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Novel Methods for Initial Seed Selection

in K-Means Clustering for Image Compression


K. Somasundaram
1
and M. Mary Shanthi Rani
2

Department of Computer Science & Applications,
Gandhigram Rural Institute, Deemed University, Tamil Nadu, India
e-mail:
1
ksomasundaram@hotmail.com,
2
shanthifrank@yahoo.com
Abstract!In this paper, we propose two methods to
construct the initial codebook for K-means clustering
based on covariance and spectral decomposition.
Experimental results with standard images show that the
proposed methods produces better quality reconstructed
images measured in terms of Peak Signal to Noise Ratio
(PSNR).
Keywords: Codebook, Variance, Spectral
Decomposition, Eigen value
I. INTRODUCTION
Clustering is an important partitioning technique
which organizes information in the form of clusters
such that patterns within a cluster are more similar to
each other than the patterns belonging to different
clusters [1]. Traditionally, clustering techniques are
broadly divided into hierarchical and partitioning.
Hierarchical algorithms build clusters hierarchically,
whereas partitioning algorithms determine all clusters at
once. The partitioning methods generally result in a set
of K clusters, each object belonging to one cluster. Each
cluster may be represented by a centroid or a cluster
representative which is some sort of summary
description of all the objects contained in a cluster.
Hierarchical algorithms can be agglomerative (bottom-
up) or divisive (top-down). Agglomerative algorithms
begin with each object as a separate cluster and merge
them successively into larger clusters until the
termination criteria is reached. Divisive algorithms
begin with the whole set and proceed to recursively
divide it into smaller clusters.
The Pairwise Nearest Neighbor (PNN) [2] method
belongs to the class of agglomerative clustering
methods. It generates hierarchical clustering using a
sequence of merge operations until the desired number
of clusters is obtained. The main drawback of the PNN
method is its slowness and the time complexity of even
the fastest implementation of the PNN method is lower
bounded by the number of data objects.
K-means [3] is one of the most popular partitioning
techniques which has great number of applications in
the fields of image and video compression [4],[5],
image segmentation [6], pattern recognition and data
mining[7]-[8]. The rest of the paper is organized as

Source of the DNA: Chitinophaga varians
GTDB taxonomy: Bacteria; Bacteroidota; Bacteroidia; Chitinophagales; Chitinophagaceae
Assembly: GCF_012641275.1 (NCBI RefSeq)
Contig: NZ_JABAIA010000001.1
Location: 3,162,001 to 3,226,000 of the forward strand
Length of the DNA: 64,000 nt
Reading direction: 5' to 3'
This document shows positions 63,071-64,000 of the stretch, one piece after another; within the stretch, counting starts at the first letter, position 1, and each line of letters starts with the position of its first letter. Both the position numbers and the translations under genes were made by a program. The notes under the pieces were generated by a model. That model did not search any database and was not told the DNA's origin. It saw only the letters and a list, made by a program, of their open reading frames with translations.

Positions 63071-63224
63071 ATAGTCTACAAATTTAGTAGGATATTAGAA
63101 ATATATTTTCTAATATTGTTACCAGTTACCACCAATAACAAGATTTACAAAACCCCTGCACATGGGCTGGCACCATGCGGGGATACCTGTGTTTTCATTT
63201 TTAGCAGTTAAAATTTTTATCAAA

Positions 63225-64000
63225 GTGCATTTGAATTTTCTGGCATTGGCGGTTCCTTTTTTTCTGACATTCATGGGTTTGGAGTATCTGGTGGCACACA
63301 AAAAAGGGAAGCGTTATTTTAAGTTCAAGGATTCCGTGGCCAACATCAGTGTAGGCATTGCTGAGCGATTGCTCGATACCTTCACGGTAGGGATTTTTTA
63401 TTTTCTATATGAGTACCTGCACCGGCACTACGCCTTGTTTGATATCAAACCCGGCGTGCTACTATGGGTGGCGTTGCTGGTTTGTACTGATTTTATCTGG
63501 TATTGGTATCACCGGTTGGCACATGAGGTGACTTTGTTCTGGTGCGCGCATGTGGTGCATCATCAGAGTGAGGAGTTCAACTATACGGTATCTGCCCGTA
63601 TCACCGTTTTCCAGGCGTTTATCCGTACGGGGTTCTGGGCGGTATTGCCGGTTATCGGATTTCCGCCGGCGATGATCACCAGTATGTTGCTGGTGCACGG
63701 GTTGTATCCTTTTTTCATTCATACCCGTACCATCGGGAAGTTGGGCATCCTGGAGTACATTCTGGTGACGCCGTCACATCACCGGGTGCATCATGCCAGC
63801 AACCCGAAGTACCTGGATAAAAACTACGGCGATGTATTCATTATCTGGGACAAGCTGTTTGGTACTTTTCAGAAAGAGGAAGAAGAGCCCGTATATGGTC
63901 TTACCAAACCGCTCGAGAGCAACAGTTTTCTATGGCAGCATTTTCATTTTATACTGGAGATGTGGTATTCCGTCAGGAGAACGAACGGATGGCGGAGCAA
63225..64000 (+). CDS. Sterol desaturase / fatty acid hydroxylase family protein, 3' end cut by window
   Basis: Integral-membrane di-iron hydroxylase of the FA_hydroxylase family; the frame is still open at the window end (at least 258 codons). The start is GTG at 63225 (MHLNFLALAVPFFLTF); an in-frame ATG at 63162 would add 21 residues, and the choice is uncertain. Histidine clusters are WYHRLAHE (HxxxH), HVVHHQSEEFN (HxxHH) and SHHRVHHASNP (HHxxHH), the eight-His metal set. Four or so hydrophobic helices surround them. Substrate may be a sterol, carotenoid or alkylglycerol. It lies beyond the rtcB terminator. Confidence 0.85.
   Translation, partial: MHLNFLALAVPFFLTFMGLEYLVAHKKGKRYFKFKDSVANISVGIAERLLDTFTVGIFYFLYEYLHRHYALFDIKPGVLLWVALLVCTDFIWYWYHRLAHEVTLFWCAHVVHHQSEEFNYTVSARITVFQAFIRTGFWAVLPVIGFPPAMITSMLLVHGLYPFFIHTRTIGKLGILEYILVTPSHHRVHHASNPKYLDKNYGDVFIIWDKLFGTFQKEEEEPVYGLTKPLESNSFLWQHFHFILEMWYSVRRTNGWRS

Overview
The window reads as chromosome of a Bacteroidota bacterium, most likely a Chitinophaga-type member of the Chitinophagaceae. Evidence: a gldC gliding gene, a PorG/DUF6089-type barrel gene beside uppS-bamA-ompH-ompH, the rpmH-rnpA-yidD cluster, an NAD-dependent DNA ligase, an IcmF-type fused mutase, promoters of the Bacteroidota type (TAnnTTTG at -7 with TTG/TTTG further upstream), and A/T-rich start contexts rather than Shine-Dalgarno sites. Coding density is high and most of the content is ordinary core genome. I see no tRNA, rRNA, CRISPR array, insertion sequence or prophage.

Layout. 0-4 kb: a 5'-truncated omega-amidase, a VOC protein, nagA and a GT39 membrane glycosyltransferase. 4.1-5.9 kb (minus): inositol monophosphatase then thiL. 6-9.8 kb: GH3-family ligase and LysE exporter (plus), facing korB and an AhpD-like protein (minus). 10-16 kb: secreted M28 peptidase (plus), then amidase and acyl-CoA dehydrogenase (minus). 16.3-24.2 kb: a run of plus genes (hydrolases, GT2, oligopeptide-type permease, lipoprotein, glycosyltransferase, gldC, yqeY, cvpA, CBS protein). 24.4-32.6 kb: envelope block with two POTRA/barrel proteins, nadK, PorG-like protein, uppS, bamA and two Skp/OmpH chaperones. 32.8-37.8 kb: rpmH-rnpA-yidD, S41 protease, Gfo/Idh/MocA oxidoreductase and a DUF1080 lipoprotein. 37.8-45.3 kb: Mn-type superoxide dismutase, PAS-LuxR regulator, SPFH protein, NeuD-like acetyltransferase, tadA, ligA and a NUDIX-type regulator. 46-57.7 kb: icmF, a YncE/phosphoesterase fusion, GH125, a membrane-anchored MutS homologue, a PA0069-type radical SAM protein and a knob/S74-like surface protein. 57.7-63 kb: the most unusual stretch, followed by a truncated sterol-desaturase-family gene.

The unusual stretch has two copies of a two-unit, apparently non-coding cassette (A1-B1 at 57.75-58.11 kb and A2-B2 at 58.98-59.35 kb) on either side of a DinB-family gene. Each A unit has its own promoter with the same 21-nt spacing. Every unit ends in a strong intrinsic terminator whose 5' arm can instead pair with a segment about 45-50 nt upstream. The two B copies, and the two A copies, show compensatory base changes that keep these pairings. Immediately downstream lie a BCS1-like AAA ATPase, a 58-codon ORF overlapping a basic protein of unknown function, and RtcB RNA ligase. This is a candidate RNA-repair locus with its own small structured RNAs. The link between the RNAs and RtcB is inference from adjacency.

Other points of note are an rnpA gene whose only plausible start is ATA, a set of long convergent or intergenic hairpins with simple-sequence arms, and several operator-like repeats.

follows: Section II gives an overview of K-means
clustering technique, Section III briefly describes the
method, Section IV presents the results and
performance analysis of the proposed method and
Section V concludes our work.
II. K-MEANS CLUSTERING
The K-means algorithm is a broadly used VQ
technique and was also graded as one of the top ten
algorithms in data mining [9]. This is iterative in nature
and generates a codebook from the training data using a
distortion measure appropriate for the given application
[3], [10].
It is simple and easy to implement and the
computation time mainly depends on the amount of
training data, codebook size, vector dimension, and
distortion measure for convergence. It clusters the given
objects, based on their attributes into K partitions. K-
means comprises of four steps: initialization,
classification, computational and convergence criteria.
There are two issues in creating a K-means
clustering model:
1. Determining the optimal number of clusters to
create
2. Determining the center of each cluster
Determining the number of clusters (K) is specific
to the problem domain. The overall quality of clustering
is the average distance from each data point to its
associated cluster center. Given the number of clusters
K, the second part of the problem is determining where
to place the center of each cluster. Often, points are
scattered and don't fall into easily recognizable groups.
The algorithm starts by partitioning the input points
into K initial sets, either at random or using some
heuristic data. It then calculates the centroid of each set
and constructs a new partition by associating each point
with the closest centroid. The centroid of each set is
recalculated and the algorithm is repeated by alternate
application of these two steps until convergence is
reached where the points no longer switch clusters or
the overall squared error is less than the convergence
threshold.
Although the K-means algorithm procedure will
always terminate, it does not necessarily find the most
optimal configuration, corresponding to the global
objective function minimum. The algorithm is also
significantly sensitive to the initial randomly selected
cluster centers. A simple approach to reduce this effect
is to make multiple runs of the algorithm with different
Novel Methods for Initial Seed Selection in K-Means Clustering for Image Compression 83
K classes and choose the best one according to a given
criterion.
An important component of any clustering
algorithm is the distance measure which is used to find
the similarity between data objects. Typically, the K-
means algorithm uses squared Euclidean distance
measure to determine the distance between an object
and its cluster centroid.
The conventional K-means algorithm for designing
a codebook C = { c
i
, i=1,", N} of size N from the
given number of M training vectors T = { x
m